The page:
Sunday, 21 September 2008

Fasting month in Jakarta

It's that time of the year again. My drivers are fasting,the maids are fasting, so are the rest in my office.

In Indonesia, which prioritizes religion over everything else, fasting is a God given right. Efficiency and productivity is down; people call in sick; people arrive late for work - all these are "acceptable" and "understandable".

I've been told by a Moslem friend in Indonesia that fasting is God's test of one's resolve. He says that things are different in the Middle East, where everyone works only half a day at most during the Ramadhan fasting month. But in Indonesia, the Moslems supposedly believe differently - during Ramadhan, one is supposed to carry on life as usual.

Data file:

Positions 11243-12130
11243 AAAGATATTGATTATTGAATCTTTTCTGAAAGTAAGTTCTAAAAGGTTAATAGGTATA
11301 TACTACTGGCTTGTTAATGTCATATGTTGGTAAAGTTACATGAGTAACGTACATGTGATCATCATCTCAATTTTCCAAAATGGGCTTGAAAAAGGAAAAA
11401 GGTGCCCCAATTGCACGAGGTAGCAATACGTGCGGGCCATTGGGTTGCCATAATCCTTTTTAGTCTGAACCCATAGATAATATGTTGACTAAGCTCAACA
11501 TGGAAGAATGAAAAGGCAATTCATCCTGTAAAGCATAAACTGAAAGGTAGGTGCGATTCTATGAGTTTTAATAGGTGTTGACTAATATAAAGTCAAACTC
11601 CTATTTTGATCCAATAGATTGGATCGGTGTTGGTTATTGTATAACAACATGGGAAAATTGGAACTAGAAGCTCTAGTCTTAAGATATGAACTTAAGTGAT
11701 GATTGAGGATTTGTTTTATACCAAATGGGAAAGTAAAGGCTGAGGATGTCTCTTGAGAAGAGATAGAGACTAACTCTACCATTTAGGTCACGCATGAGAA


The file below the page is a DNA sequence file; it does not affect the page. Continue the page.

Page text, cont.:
There are numerous interpretations - understandably. I'm not a Moslem so it would not be fair for me to comment on their practises.

However, if we go by the norms promulgated by renowned economists and theorists, I would expect that Moslem nations observing the holy month of Ramadhan should have devised policies which will ensure that their working population contribute more during the other months just so they can make up for the losses in productivity and efficiency of the fasting months.

I don't have statistics to delve further into this; but from observation, I don't think any policies have been put in place. At least not in Malaysia and Indonesia. I'm not even sure that Malaysia and Indonesia have any yardsticks or benchmarks to effectively measure productivity, fasting or not fasting.

Perhaps that's something the authorities can consider and come up with an effective solution in this era of globalisation and supposedly fair competition?

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